The Tyranny of the Dancing Bear
As a software engineer, I see a lot of Dancing Bears. All too often they are a form of technical debt that comes back to hurt you in the end.
“The important thing isn’t that the bear dances well, rather that the bear dances at all!”
— Unknown Smart Person
(I really wish I knew the source of that quote; I’ve relied on it for years.)
In the course of developing any interesting project, there is a lot to build. Some parts are so sexy you are willing to sink as much time as possible into them. Some are … perhaps not so sexy, but are necessary engineering, so you do the grunt work. In both cases you may find yourself leaving Dancing Bears behind you as you code.
A Dancing Bear is a piece of code written to do a task; not to do it well, not to do it optimally, but to do it at all. Often, its value derives from how quickly you got it working and moved on to something else — sometimes unit tests are skipped for this code. Speed of development is the main driver.
Once coded, Dancing Bears come in two flavors:
- Dancing Bears which are in dull, or interesting parts of code
- Dancing Bears which cover sufficiently hard problems that you are just relieved you get that bear to dance at all
The first category comprise fine and lovely places for Dancing Bears to live. They bother no one with their uninspired design. Indeed, their simple, often straight-ahead approach to solving a problem makes them maintenance-friendly. Best of all you rarely need to feed those bears.
The second category is the one that really piles up the technical debt. Over time, it becomes much less interesting that your software works at all; if it is good, useful software people are going to want it to work well. And software with lots of critical-path Dancing Bears usually has trouble with performance over time.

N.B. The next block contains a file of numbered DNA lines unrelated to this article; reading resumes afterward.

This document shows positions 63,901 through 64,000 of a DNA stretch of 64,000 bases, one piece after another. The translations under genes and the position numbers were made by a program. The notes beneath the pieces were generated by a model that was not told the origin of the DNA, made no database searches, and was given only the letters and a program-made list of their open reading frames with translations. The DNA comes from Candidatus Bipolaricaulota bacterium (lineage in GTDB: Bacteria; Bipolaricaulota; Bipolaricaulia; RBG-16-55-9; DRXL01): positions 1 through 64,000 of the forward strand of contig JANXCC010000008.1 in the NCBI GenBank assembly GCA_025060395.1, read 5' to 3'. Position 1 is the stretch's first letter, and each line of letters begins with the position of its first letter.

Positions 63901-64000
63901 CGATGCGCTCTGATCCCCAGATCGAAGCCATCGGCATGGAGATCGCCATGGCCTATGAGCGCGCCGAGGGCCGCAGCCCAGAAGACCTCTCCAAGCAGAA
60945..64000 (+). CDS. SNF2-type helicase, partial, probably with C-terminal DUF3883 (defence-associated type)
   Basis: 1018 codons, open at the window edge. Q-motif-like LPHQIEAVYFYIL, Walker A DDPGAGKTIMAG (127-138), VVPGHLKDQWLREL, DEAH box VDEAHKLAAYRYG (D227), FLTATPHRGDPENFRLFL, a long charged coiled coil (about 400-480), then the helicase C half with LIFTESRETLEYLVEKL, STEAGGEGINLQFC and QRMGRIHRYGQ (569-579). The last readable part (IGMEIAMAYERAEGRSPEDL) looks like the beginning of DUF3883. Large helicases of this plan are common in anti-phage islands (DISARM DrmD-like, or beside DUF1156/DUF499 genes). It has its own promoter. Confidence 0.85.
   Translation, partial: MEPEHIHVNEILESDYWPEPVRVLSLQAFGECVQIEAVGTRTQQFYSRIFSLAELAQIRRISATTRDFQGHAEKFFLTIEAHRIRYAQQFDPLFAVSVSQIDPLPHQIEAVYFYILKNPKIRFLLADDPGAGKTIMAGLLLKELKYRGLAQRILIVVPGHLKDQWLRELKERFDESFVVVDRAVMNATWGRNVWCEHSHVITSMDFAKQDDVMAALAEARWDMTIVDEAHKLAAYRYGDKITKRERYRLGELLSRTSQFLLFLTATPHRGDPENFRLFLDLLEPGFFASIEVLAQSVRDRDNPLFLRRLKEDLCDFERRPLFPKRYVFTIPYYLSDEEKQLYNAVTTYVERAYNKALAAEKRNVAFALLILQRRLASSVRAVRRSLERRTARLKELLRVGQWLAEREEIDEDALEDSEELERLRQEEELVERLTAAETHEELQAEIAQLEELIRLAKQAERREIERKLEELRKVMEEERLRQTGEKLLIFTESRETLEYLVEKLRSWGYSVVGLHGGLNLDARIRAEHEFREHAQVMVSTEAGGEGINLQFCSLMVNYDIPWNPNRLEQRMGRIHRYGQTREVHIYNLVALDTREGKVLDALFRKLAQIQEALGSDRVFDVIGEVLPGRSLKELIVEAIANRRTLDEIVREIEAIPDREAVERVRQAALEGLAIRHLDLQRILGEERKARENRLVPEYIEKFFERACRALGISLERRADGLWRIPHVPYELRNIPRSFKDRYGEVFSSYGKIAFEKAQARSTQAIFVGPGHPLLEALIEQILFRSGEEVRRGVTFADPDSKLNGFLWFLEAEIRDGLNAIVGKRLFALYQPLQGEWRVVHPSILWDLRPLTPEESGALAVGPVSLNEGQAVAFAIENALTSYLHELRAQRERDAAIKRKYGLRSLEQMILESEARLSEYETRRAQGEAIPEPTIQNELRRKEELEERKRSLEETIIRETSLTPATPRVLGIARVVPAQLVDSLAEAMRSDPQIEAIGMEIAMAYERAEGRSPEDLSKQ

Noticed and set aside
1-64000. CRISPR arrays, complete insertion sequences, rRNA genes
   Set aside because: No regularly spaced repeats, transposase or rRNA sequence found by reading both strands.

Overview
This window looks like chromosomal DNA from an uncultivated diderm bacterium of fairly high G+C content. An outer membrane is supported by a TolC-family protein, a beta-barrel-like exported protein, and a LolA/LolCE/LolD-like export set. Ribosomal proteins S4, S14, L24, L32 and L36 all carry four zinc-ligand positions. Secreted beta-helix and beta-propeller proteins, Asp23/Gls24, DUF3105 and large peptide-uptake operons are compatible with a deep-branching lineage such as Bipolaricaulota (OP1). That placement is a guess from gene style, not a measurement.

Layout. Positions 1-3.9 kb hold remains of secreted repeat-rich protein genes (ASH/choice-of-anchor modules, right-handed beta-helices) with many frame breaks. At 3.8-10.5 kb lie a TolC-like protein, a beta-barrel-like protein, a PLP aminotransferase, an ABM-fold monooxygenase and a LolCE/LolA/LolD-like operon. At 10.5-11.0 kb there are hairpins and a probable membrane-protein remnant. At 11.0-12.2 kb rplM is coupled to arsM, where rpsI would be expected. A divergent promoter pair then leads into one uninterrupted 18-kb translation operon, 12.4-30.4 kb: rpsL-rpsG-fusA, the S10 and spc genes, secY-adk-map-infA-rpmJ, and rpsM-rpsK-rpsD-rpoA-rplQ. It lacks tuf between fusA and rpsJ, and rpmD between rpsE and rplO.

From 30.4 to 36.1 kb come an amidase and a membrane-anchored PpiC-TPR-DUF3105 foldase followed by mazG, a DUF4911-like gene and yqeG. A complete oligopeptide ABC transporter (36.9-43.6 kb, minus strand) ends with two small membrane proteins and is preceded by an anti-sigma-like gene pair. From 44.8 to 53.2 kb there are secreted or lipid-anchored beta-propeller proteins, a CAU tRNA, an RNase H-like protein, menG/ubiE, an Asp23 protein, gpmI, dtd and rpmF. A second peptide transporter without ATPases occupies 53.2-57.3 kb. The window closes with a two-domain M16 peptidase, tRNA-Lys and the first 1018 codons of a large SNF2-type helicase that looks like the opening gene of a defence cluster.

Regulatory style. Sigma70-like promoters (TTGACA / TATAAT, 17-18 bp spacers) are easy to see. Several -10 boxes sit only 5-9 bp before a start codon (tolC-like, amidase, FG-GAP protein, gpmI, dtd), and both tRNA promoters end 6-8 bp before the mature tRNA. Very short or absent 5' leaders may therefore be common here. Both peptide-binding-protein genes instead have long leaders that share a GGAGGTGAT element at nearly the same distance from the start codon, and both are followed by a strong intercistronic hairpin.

I am big believer in the primacy of functioning code. Code that works is infinitely better than new, trim, sexy code that doesn’t work. You developers ignore this all too often. But … while those Bears dance they don’t dance well. So these Bears need care and feeding. They are signposts to parts of your code that need a further look; you can almost always improve the performance of your code by going back, patting them on the head, then throwing them out. Use the current functioning code to write tests, then use the tests to replace that Bear.
Dancing Bears are not intrinsically bad — sometimes they are necessary, sometimes they are useful for proof-of-concept, sometimes they really are good enough forever. But think about code you wrote in the past, especially code written in the early days of a project. If you look closely I bet you find a bunch of Dancing Bears, smiling up at you as they dance, albeit poorly, in you code. Smile at them, then rip them out. Your software will thank you.